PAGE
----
Earlier today, Monsignor Paul Tighe, the Secretary to the Pontifical Council for Social Communications, talked about the Pope’s 2012 message for World Communications Day (May 20, 2012).
Today, Pope Benedict launched a new Vatican website with a new iPad.
The past week the news has been consumed by the Anthony Weiner fiasco. His mis-use of Twitter is obviously very regrettable and it ought to cause each of us on Net to pause and ask ourselves: Are we doing good –are we responsible– by having a digital presence? What can be learned from Weiner (his own political fate has yet to be decided)? One lesson to learn: don’t let virtual replace the dignity of the personal relationship. The the thrill Weiner may have had for a second has vanished all-too-quickly to be real.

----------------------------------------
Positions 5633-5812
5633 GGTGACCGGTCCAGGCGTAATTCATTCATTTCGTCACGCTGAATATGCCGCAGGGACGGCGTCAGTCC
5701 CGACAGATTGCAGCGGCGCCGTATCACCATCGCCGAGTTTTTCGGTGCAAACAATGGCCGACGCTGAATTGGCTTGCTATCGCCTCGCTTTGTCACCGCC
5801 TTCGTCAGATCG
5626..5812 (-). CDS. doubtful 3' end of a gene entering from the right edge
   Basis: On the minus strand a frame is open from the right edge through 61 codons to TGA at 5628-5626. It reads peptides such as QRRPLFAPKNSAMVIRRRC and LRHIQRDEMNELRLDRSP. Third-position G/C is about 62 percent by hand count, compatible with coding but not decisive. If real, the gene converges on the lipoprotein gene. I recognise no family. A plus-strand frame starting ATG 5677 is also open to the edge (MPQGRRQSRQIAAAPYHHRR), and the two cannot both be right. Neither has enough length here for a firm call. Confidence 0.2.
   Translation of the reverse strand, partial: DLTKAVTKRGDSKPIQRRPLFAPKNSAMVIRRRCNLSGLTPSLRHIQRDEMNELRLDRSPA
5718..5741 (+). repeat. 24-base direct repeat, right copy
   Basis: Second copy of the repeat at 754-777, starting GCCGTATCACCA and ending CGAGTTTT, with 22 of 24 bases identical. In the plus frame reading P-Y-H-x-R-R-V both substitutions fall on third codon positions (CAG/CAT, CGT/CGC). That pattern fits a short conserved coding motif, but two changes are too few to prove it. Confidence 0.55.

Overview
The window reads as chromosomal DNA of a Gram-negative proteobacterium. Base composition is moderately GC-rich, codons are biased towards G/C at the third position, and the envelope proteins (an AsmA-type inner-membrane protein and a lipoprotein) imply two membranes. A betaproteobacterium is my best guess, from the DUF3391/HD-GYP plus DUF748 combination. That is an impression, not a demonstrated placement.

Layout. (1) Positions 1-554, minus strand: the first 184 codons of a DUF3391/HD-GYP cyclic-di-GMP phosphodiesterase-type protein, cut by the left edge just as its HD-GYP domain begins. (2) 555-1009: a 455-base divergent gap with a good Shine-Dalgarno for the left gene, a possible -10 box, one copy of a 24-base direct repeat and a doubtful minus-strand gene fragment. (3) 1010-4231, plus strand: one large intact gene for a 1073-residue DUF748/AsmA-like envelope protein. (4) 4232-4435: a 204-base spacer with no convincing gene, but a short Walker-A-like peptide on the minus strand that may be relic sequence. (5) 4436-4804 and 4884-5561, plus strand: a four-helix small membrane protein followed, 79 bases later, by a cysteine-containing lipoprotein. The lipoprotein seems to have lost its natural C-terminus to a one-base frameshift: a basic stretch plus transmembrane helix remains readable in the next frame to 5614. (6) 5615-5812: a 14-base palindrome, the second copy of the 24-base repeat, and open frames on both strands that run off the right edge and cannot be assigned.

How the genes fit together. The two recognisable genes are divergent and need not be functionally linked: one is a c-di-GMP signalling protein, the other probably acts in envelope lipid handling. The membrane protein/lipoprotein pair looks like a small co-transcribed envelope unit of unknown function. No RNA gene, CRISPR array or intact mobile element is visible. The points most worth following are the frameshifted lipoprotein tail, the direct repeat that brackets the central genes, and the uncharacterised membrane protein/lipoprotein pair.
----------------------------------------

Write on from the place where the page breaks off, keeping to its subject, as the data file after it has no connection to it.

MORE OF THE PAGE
Archbishop Claudio Maria Celli, president of the Pontifical Council for Social Communications, has urged Catholics to evangelize the “digital culture.” He made his remarks on March 18. A common theme spoken of in recent weeks from various Vatican officials, including Pope Benedict. Celli’s office has been working overtime in recent weeks in tackling media in its various forms. And one must remember that it has taken aliong time to get where we are today, thanks in part to the good work of many laity, lower clergy and a Franciscan Sister of the Eucahrist Sister Judith Zoebelein. The Vatican has been on the web since 1995.
Archbishop Celle told L’Osservatore Romano in a March 17 interview that after Easter, the Holy See will launch a new news website that will gather all the Vatican media services into one portal in English, French and Italian with the hope to offer its media services in additional languages.